A few years ago I went round to see a friend I hadn’t seen for a while, and took round some beers. We were just chatting about plants; he has an interest in herbs. He started to tell me that he thought he could use foxglove leaves to stimulate his heart. At this point, I could hardly believe what he was telling me. He had taken two leaves a night for a week, though never felt any I’ll effects. On the Saturday night he decided to binge on some leaves, later spending the night throwing up. In the morning he took himself to the local hospital. After a severe telling off, he was sent by ambulance to another hospital and was kept there for about three days. He was in his early 40s when this happened.

    Liked by 1 person

    1. Wow. Thanks for sharing, Dunc. I’m so glad he got to hospital before it was all too late. Terrifying! I’ve noticed a few articles online that talk about the benefits, without pointing out (or really stressing!) just how poisonous they are.

      They’re amazing plants, with amazing properties. They’re beautiful and useful. But unprocessed they’re very dangerous.

      So pleased your story has a happy ending too!


  3. Yeah, I’ve forgotten to make it clear – good you mentioned it in your reply – it will be done entirely on a non-profit basis. If the opposite had been the case, there would have been many more materials and translations ( But it is not. I try to do my best investing my free time and language skills to make a difference, though I am fully aware of how minuscule it is. I can’t deny that reading your blog and translating the dialogue is twice beneficial to myself, as I get a closer look at every thought trying to find a suitable equivalent in a language that in some ways follow a logic, that is slightly different to that of English)

    Liked by 1 person

    1. Translation is enormously difficult! I love the way different languages have different words for different concepts that don’t properly translate. It’s a real skill to get it somewhere close.


  4. Hello, Rhi. As I was skimming through some articles on Asperger’s Syndrome on the Net, I came across your imaginary (probably not that much though) dialogue between a neurotypical person and an aspie here: I have to admit that it is extremely well-written, you have a rare gift of pinning down the thoughts that are racing through the mind of many an Aspie again and again, but few are those who have an ability of coining them so well. There is an obvious lack of materials that are less academic than Atwood volumes and more practical and personal than loosely formulated survival guidelines. It makes your contribution all the more valuable, thank you again. I have created an account on WordPress with the sole purpose of asking you whether you find it acceptable if I, with your permission, preserving the copyright and a link to the original source, translate the above-mentioned material into Russian to be uploaded on, a web-site that (as you easily can deduce from the name) is dedicated to people’s awareness of disorders on the autistic spectrum. The materials on the subject in Russian are unfortunately scarce and few, I would be glad if I could share your view of things with those who do not speak English well enough to be able to read it on your blog. Sincerely yours, AJM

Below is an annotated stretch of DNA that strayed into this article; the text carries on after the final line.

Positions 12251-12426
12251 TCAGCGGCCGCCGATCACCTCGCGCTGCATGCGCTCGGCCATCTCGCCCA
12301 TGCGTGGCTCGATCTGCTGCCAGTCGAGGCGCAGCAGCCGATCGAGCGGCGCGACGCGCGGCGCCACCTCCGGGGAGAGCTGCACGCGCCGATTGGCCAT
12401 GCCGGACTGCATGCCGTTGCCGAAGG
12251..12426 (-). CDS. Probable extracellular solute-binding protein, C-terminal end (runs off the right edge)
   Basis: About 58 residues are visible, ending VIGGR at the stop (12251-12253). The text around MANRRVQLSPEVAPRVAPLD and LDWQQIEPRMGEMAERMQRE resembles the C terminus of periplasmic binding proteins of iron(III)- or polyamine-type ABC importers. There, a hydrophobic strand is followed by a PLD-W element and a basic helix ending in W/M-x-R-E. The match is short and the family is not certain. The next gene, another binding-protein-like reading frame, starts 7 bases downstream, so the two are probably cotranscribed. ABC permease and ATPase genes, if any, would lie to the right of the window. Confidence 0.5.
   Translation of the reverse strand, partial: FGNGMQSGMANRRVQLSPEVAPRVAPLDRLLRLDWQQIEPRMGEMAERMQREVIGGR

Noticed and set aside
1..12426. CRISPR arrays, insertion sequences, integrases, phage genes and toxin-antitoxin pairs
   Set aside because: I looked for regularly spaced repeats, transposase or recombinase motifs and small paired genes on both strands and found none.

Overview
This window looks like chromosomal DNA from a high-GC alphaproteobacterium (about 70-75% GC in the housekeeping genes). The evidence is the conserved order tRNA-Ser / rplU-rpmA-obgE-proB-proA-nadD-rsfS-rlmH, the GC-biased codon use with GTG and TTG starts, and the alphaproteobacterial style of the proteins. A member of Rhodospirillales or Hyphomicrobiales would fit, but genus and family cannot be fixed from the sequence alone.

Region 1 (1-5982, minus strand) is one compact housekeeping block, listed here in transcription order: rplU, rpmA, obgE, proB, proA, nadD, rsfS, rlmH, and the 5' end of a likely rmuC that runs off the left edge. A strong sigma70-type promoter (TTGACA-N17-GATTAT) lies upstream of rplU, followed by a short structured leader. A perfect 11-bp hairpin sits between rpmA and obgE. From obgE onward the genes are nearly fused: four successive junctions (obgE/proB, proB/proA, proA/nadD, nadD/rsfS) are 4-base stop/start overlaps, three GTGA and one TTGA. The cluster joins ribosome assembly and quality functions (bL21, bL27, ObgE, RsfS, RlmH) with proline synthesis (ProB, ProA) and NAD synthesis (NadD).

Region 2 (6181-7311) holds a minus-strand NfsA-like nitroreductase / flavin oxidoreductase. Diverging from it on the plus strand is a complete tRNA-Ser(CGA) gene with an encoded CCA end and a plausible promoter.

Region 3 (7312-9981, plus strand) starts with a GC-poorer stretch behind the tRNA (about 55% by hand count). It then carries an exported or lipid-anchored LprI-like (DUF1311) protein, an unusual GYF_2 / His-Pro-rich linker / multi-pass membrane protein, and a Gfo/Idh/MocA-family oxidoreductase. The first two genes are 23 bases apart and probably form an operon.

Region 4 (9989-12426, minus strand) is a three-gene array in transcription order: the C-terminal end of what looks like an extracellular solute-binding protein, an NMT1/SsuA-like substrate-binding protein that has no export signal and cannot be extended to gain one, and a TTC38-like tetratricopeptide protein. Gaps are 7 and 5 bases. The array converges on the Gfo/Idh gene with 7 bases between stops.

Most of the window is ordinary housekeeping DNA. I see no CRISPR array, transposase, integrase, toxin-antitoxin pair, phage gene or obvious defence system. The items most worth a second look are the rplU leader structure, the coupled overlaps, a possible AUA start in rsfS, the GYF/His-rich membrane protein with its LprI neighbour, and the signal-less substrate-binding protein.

1. Hello AJM, so long as there is a link to my blog and I am recognised as the author, with you as translator, then I am happy for you to reproduce the article on a non-profit basis.

      Thank you for your kind words. I very much appreciate them.



      1. Thank you ever so much once again! Yes, I will be the one to translate it. If you don’t mind, I could send you a link to the entry on (as soon as they upload the translation), so that you can see the final result for yourself. Shall they refer your as Rhi or is there another name/nickname you would like to appear under instead (apart from the URL-link)? And – just a little question, if I may. When you write about a “bead mat”, what is it exactly? Is it a big piece of material with velvety texture that you carry around or do you cut it into tiny stripes or pieces so you can touch it unnoticed when you need to ground or calm yourself? Thanks in advance, AJM


      2. Rhi is fine.

        A beadmat is several rows of beads, more like jewellery than fabric. But you could say fabric instead, since I use that too 🙂